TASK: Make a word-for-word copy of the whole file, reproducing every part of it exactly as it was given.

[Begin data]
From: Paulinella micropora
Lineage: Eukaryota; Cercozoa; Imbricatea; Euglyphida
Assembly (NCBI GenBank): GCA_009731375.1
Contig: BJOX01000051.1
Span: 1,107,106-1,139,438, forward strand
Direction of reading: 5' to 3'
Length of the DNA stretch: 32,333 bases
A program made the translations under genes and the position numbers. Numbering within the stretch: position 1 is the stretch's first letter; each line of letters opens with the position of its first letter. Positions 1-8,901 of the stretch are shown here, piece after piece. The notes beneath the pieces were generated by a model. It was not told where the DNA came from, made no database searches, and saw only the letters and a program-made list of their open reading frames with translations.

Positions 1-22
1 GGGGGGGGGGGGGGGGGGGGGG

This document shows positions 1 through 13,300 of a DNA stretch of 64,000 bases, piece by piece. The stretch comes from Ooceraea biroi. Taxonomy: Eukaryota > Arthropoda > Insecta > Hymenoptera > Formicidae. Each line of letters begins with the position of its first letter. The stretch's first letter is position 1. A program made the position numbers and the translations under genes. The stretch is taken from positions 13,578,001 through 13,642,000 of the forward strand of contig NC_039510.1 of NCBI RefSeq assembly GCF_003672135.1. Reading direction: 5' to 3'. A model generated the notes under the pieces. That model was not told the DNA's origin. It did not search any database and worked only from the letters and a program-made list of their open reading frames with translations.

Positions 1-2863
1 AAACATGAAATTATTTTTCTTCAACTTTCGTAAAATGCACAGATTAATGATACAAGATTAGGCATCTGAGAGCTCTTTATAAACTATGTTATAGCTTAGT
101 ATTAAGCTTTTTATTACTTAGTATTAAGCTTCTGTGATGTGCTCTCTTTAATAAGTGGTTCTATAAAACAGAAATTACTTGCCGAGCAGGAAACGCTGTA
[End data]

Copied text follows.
From: Paulinella micropora
Lineage: Eukaryota; Cercozoa; Imbricatea; Euglyphida
Assembly (NCBI GenBank): GCA_009731375.1
Contig: BJOX01000051.1
Span: 1,107,106-1,139,438, forward strand
Direction of reading: 5' to 3'
Length of the DNA stretch: 32,333 bases
A program made the translations under genes and the position numbers. Numbering within the stretch: position 1 is the stretch's first letter; each line of letters opens with the position of its first letter. Positions 1-8,901 of the stretch are shown here, piece after piece. The notes beneath the pieces were generated by a model. It was not told where the DNA came from, made no database searches, and saw only the letters and a program-made list of their open reading frames with translations.

Positions 1-22
1 GGGGGGGGGGGGGGGGGGGGGG

This document shows positions 1 through 13,300 of a DNA stretch of 64,000 bases, piece by piece. The stretch comes from Ooceraea biroi. Taxonomy: Eukaryota > Arthropoda > Insecta > Hymenoptera > Formicidae. Each line of letters begins with the position of its first letter. The stretch's first letter is position 1. A program made the position numbers and the translations under genes. The stretch is taken from positions 13,578,001 through 13,642,000 of the forward strand of contig NC_039510.1 of NCBI RefSeq assembly GCF_003672135.1. Reading direction: 5' to 3'. A model generated the notes under the pieces. That model was not told the DNA's origin. It did not search any database and worked only from the letters and a program-made list of their open reading frames with translations.

Positions 1-2863
1 AAACATGAAATTATTTTTCTTCAACTTTCGTAAAATGCACAGATTAATGATACAAGATTAGGCATCTGAGAGCTCTTTATAAACTATGTTATAGCTTAGT
101 ATTAAGCTTTTTATTACTTAGTATTAAGCTTCTGTGATGTGCTCTCTTTAATAAGTGGTTCTATAAAACAGAAATTACTTGCCGAGCAGGAAACGCTGTA